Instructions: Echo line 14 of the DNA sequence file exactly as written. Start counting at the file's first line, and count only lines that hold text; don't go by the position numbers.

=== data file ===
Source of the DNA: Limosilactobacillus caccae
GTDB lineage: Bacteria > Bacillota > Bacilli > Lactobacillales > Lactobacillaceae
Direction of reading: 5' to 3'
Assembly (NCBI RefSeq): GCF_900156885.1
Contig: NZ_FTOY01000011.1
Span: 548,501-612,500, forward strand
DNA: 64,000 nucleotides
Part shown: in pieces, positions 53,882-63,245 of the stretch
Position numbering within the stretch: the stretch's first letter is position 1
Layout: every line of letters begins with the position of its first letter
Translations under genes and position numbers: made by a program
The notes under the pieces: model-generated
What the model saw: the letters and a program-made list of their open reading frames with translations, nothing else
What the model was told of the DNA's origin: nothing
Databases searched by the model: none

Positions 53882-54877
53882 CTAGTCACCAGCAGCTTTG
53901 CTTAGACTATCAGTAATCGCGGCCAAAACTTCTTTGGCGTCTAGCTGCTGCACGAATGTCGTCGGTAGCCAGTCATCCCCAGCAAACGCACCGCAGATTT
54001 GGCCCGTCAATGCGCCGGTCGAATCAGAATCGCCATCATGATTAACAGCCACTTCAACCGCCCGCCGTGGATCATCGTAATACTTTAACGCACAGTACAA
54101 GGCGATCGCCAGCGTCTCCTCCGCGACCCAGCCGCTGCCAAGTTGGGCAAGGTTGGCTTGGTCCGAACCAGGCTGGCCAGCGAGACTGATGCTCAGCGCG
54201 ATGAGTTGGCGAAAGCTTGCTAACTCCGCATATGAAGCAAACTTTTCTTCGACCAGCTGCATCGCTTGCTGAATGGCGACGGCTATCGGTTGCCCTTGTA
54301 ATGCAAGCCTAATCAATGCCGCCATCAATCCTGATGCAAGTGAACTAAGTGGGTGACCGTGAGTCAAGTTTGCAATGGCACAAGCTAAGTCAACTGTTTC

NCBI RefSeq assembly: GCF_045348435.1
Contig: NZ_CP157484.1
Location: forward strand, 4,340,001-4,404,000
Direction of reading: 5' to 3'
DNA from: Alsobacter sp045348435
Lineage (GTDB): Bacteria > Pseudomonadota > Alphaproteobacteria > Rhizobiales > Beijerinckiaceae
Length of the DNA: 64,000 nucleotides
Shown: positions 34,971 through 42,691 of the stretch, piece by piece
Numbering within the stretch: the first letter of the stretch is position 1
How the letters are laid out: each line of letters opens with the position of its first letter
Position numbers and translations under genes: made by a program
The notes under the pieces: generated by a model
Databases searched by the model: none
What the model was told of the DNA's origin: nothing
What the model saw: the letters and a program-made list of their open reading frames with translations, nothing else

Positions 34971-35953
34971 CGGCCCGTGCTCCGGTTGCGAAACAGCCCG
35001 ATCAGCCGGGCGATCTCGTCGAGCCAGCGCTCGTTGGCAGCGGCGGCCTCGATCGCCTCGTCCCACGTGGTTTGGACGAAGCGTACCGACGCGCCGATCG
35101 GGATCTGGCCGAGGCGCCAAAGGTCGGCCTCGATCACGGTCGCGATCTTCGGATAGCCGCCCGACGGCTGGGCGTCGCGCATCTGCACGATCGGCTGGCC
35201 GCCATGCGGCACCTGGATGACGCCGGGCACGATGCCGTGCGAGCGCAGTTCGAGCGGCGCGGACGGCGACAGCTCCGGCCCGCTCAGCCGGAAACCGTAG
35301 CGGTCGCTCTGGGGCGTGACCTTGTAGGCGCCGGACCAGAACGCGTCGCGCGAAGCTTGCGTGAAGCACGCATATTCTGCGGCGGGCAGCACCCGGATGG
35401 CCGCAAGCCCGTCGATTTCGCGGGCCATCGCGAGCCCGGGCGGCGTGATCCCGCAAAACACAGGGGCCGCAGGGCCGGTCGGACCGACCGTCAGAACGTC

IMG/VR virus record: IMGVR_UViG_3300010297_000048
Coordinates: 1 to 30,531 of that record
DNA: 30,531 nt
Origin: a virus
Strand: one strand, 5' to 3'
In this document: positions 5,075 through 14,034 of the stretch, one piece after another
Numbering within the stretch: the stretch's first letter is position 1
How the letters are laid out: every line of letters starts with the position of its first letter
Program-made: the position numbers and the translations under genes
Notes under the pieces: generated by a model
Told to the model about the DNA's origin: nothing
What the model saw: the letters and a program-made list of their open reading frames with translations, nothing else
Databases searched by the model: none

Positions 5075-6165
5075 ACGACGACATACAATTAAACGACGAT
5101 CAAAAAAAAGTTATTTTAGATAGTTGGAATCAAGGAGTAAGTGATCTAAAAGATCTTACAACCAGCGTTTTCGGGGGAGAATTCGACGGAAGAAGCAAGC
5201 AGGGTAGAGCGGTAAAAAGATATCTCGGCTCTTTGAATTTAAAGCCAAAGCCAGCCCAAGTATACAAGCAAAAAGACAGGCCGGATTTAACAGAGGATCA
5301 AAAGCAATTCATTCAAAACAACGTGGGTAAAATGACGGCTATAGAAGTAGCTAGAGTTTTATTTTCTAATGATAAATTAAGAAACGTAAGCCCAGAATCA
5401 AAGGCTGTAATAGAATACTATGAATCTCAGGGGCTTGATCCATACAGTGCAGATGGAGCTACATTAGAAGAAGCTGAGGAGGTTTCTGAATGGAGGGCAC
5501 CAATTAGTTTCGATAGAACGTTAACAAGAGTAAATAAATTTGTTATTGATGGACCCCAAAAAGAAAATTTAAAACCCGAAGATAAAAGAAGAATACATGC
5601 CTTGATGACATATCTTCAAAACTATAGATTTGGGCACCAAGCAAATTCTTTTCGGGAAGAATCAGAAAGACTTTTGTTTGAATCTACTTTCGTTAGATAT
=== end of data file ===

What the model was told of the DNA's origin: nothing